For we were born of change. We broke the old aristocracies, declaring ourselves entitled not by bloodline, but endowed by our Creator with certain inalienable rights. We secure our rights and responsibilities through a system of self-government, of and by and for the people. That's why we argue and fight with so much passion and conviction—because we know our efforts matter. We know America is what we make of it.

Look at our history. We are Lewis and Clark and Sacajawea, pioneers who braved the unfamiliar, followed by a stampede of farmers and miners, and entrepreneurs and hucksters. That's our spirit. That's who we are.

We are Sojourner Truth and Fannie Lou Hamer, women who could do as much as any man and then some. And we're Susan B. Anthony, who shook the system until the law reflected that truth. That is our character.

We're the immigrants who stowed away on ships to reach these shores, the huddled masses yearning to breathe free—Holocaust survivors, Soviet defectors, the Lost Boys of Sudan. We're the hopeful strivers who cross the Rio Grande because we want our kids to know a better life. That's how we came to be.

We're the slaves who built the White House and the economy of the South. We're the ranch hands and cowboys who opened up the West, and countless laborers who laid rail, and raised skyscrapers, and organized for workers' rights.

We're the fresh-faced GIs who fought to liberate a continent. And we're the Tuskegee Airmen, and the Navajo code-talkers, and the Japanese Americans who fought for this country even as their own liberty had been denied.

We're the firefighters who rushed into those buildings on 9/11, the volunteers who signed up to fight in Afghanistan and Iraq.  We're the gay Americans whose blood ran in the streets of San Francisco and New York, just as blood ran down this bridge.

We are storytellers, writers, poets, artists who abhor unfairness, and despise hypocrisy, and give voice to the voiceless, and tell truths that need to be told.

We're the inventors of gospel and jazz and blues, bluegrass and country, and hip-hop and rock and roll, and our very own sound with all the sweet sorrow and reckless joy of freedom.

We are Jackie Robinson, enduring scorn and spiked cleats and pitches coming straight to his head, and stealing home in the World Series anyway.     

We are the people Langston Hughes wrote of who "build our temples for tomorrow, strong as we know how." We are the people Emerson wrote of, "who for truth and honor's sake stand fast and suffer long;" who are "never tired, so long as we can see far enough."

That's what America is. Not stock photos or airbrushed history, or feeble attempts to define some of us as more American than others. We respect the past, but we don't pine for the past. We don't fear the future; we grab for it. America is not some fragile thing. We are large, in the words of Whitman, containing multitudes. We are boisterous and diverse and full of energy, perpetually young in spirit. That's why someone like John Lewis at the ripe old age of 25 could lead a mighty march.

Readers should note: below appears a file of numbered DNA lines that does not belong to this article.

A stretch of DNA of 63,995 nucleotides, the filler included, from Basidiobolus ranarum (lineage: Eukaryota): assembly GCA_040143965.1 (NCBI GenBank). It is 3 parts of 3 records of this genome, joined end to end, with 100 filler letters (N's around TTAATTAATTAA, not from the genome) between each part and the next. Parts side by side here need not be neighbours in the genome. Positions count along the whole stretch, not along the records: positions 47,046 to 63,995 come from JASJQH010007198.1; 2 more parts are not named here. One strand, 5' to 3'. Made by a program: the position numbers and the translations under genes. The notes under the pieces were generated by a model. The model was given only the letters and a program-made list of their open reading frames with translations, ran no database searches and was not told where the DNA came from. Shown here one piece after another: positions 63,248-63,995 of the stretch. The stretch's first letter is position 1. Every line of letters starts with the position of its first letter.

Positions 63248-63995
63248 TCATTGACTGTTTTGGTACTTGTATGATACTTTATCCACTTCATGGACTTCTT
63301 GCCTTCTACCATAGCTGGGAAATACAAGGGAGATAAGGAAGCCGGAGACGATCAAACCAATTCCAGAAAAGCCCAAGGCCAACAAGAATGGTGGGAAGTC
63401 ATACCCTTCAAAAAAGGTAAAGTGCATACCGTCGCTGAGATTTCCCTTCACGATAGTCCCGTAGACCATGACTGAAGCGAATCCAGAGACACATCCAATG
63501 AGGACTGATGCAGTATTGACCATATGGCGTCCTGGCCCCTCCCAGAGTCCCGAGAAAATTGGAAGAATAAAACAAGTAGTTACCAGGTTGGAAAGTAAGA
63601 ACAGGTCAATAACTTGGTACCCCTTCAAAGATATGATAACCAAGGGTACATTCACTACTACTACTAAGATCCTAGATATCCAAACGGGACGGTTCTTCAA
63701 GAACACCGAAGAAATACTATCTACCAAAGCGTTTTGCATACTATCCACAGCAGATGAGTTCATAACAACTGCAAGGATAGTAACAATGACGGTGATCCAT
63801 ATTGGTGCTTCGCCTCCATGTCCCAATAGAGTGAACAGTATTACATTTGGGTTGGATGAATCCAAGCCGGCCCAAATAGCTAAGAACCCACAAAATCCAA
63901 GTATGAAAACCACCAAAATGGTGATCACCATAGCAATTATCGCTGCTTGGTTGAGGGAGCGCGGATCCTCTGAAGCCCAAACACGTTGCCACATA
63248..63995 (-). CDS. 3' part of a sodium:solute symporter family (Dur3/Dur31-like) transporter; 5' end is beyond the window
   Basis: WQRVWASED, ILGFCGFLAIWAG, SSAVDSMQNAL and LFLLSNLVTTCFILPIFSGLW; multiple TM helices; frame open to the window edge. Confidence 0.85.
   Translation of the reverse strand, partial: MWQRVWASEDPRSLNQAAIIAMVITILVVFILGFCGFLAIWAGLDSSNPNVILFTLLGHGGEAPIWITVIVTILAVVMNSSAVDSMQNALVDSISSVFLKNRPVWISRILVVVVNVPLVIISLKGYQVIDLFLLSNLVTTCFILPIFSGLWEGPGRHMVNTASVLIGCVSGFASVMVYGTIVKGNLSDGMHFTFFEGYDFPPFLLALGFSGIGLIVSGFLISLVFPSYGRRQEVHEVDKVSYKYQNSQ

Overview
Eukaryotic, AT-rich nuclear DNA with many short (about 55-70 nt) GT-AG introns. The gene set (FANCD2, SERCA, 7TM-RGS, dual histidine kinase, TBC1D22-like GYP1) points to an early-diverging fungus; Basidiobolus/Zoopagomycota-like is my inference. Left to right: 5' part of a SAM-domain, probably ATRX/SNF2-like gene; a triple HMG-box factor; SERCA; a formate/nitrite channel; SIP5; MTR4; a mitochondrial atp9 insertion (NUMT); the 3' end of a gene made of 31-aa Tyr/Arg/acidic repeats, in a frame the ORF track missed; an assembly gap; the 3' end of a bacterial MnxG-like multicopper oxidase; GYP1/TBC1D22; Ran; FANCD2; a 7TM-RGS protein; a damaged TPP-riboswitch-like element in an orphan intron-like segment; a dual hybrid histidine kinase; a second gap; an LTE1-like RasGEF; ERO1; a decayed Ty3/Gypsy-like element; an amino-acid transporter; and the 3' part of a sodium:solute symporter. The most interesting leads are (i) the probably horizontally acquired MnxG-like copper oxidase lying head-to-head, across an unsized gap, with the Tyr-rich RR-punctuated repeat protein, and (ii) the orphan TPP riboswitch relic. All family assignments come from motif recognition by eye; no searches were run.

And that's what the young people here today and listening all across the country must take away from this day. You are America. Unconstrained by habit and convention. Unencumbered by what is, because you're ready to seize what ought to be.

No conservative would have spoken those words. Conservatism is about conserving, so of course the story they tell about America isn't one of constant change in order to improve the country. Their story, particularly in the last few years, is one of a kind of immaculate conception, in which the framers issued forth the nation in a state of perfection. The problems we have now can be solved if we would only revert back and be true to their vision. And the way you express that patriotism is precisely with the "stock photos or airbrushed history"—it's about praising America with the strongest voice you can muster and insisting that it is better than every other country, always has been and always will be. Yes, there are times when you can criticize the country, but that's something entirely separate from patriotism.

But the importance of this passage is about the inclusiveness of the "we" Obama repeated. It isn't that conservatives don't want their coalition to be as diverse as it can, because they do. But their leaders know that a sizeable part of the rank-and-file that votes Republican has a real problem with a "we" that includes all those different kinds of people, and that tells a story where immigrants and marchers and rabble-rousers are the heroes who define the nation, precisely because they change it.

Again, this is an old argument. But it's one conservatives are going to have an even harder time winning in the future.